Parliament should scrutinise the negotiations, including those about trade, on the UK's withdrawal from the EU, the House of Lords has said.
The Lords EU Committee has said the withdrawal process is arguably the “most important task that the government has undertaken since the Second World War”, and all aspects should be effectively scrutinised.
In a report, Scutinising Brexit: the Role of Parliament, the committee added that parliamentary scrutiny is necessary to hold the government to account, but also "critical to the success of the withdrawal process, and that this scrutiny will provide an audit trail for future generations".
It said scrutiny is critical to success as ratification of any treaties arising out of the negotiations will require parliamentary approval, while national legislation giving effect to the withdrawal and new relationship will need to be enacted by both Houses.
Chairman of the EU Committee, Lord Boswell, said: “In this report we conclude that it’s vital that Parliament is involved in scrutinising every step of the withdrawal process, including any informal discussions that may precede Article 50, formal negotiations under Article 50 itself, and any continuing negotiations establishing a new relationship between the UK and the EU.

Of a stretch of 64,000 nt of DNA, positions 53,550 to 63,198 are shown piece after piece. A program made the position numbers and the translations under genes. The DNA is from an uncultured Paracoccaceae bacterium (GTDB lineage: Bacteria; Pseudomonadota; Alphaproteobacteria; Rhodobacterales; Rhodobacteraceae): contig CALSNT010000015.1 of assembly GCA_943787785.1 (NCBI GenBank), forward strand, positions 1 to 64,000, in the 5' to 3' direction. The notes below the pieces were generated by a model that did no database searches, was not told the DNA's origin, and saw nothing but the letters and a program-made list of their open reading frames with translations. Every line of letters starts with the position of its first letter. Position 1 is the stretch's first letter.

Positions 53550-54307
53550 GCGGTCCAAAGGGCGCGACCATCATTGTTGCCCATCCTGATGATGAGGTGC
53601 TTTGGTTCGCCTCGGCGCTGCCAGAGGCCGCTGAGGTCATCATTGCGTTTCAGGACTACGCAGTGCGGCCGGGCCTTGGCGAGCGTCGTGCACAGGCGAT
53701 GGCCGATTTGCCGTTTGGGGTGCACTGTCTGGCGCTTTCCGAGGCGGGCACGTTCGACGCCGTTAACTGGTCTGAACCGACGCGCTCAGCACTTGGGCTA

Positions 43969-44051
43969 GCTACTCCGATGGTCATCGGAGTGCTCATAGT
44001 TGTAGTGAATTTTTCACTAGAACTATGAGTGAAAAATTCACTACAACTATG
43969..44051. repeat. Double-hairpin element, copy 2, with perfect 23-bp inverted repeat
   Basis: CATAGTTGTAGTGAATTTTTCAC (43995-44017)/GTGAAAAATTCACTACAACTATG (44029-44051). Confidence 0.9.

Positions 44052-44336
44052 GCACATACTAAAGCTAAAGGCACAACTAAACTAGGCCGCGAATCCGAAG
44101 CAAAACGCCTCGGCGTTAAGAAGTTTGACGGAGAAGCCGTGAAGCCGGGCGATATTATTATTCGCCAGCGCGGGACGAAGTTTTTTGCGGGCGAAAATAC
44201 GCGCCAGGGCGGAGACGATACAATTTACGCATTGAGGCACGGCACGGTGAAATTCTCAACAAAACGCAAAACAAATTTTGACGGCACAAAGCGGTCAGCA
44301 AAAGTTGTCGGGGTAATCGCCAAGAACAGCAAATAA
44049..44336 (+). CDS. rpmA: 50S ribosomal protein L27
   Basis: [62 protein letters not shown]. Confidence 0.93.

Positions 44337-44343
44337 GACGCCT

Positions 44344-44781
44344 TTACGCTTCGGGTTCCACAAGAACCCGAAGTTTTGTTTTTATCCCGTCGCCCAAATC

The negotiations are of immense significance to the future of the UK. The rights of EU and UK citizens currently living in each other’s countries, our internal security, and the long-term prosperity of the UK are all going to be shaped by these negotiations.
"We can’t afford to get this wrong, and we urge the government to ensure that effective scrutiny is placed at the heart of its plans."
The report added that "it is inconceivable that [the negotiations] should be conducted without effective parliamentary oversight. It follows that full parliamentary involvement throughout the negotiations will ultimately assist the government itself, as well as being in the public interest."
The Lords stressed that withdrawal negotiations should take place in the knowledge, at the very least, of the likely shape of the UK’s future relationship with the EU.
The report also said that the fact Article 50 won't be triggered by the end of the year raises the prospect that informal negotiation could take place.
"Although it currently seems unlikely that the European Commission (which is formally responsible under Article 50 for conducting negotiations on withdrawal) would contemplate participation, the government may try to agree a common approach to a number of key issues in discussion with the other Member States (who, as the European Council, would be responsible for agreeing a negotiating mandate for the Commission)," it said.